Jack Dorsey, best known as the creator of Twitter and Square, was 15 when he wrote dispatch software which is still used by some taxicab companies. As impressive as that sounds, kids are now coding at half that age and raising venture capital before they are old enough to drink beer.
Consider London-based Nick D'Aloisio, now 16, who raised $250,000 last year for his start-up Summly from Horizons Ventures, the private investment vehicle of Hong Kong real estate billionaire Li Ka-shing, a backer of Facebook and Spotify. Summly simplifies the content of Web pages. Its modest mission? Build a better Google.
Then there is Shane Curran, a Dubliner who at age six installed Linux on a computer. He went on to create Libramatic, a cloud-based application for smartphones, tablets and other Internet-enabled devices that automates a library's tracking system by scanning books' ISBN numbers. “My school spent a large sum of money on a system that didn’t do much to help librarians,” says Curran, a scheduled speaker at Dublin Web Summit. “I figured it could be more modern and web-based so I decided to create Libramatic.” He’s now 12 and teaches other kids to code.
It is little wonder then that Irishman James Whelton, a co-founder of CoderDojo (pictured on Informilo's home page), a global network of not-for-profit computer clubs that teach kids to code and develop websites, apps and games, feels like he is over the hill. “My youth is gone,” says 20-year-old Whelton who has been writing computer code for more than a decade. “It’s a scary thought. I see these really, really young kids come in to the clubs and it just freaks me out.”
CoderDojo, which celebrated its first anniversary this summer, attracts would-be coders who are as young as six (though the average age is 10-13). That is not to say that the club is closed to those over 21. Meetings are often attended by parents, who serve as chaperones.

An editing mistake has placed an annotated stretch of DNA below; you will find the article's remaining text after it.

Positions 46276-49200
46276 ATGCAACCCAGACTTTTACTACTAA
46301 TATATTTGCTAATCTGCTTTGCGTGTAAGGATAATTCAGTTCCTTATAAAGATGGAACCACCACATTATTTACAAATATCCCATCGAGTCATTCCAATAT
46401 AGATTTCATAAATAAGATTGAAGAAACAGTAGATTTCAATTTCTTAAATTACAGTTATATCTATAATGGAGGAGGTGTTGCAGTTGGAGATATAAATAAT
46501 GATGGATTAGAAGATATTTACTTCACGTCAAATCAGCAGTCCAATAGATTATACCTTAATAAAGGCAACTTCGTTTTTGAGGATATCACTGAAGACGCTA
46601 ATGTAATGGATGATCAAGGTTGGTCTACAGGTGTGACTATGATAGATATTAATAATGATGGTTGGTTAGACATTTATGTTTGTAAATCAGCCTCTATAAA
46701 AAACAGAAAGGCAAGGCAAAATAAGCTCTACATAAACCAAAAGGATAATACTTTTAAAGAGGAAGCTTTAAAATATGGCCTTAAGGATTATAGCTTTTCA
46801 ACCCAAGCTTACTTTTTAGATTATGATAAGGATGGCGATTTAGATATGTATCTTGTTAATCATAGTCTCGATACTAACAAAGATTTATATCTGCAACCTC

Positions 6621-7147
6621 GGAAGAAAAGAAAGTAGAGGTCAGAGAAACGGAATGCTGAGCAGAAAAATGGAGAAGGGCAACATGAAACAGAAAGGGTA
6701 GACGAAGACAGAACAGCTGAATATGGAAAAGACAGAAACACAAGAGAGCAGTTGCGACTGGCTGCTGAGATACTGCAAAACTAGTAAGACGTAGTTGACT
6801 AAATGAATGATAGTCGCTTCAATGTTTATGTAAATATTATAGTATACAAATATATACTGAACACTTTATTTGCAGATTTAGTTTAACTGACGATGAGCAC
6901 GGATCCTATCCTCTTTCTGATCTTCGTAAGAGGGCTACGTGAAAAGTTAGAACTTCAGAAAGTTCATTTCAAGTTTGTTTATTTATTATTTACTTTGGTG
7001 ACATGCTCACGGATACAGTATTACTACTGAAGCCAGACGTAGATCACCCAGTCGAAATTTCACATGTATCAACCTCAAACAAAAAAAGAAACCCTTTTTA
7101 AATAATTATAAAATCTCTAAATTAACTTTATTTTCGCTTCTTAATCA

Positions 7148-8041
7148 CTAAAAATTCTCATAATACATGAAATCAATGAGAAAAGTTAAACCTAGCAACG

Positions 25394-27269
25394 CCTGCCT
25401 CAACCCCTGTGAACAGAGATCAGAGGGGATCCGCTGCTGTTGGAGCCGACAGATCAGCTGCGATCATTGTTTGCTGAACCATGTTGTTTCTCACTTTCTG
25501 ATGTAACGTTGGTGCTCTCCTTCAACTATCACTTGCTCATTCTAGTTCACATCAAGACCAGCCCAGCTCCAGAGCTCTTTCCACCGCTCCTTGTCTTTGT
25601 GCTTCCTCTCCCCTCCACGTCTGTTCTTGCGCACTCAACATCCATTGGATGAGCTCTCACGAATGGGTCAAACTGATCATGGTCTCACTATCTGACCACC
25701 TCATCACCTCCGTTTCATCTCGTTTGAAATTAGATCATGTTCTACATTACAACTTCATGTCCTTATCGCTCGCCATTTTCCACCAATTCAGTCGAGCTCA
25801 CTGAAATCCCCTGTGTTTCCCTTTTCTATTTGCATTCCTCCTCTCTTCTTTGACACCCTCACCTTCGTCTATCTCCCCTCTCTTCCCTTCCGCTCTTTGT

The Dojos, as the individual clubs are called, are run and taught by volunteers, who also organize tours of technology companies and talks by guest speakers. There are now over 100 clubs in more than 20 countries, some in far-flung locations such as Uganda and Indonesia.
“It all started quite unexpectedly,” says Whelton, who is scheduled to speak at the Dublin Web Summit for the third year in a row. “I was a very nerdy kid. When I was around nine I started teaching myself how to code on the Internet because as I went though the educational system I realized there was nowhere in school for me to learn," he says. "I won an award and got some notoriety for hacking the iPod Nano so a few guys came up to me at school and said, 'that’s cool; can you teach me how to do that?'”
An impromptu get-together attracted 40 kids. Whelton got permission from his school in Cork to have twice-weekly meetings for “a fight club, but with keyboards.” Kids told friends who went to different schools. Word quickly spread, Whelton got calls from people at other schools who were interested, and soon families were driving as much as three hours each way to attend the club.
“A friend of mine wanted to bring the classes to Dublin and pretty soon people from all over Ireland were asking for clubs,” says Whelton. International expansion soon followed.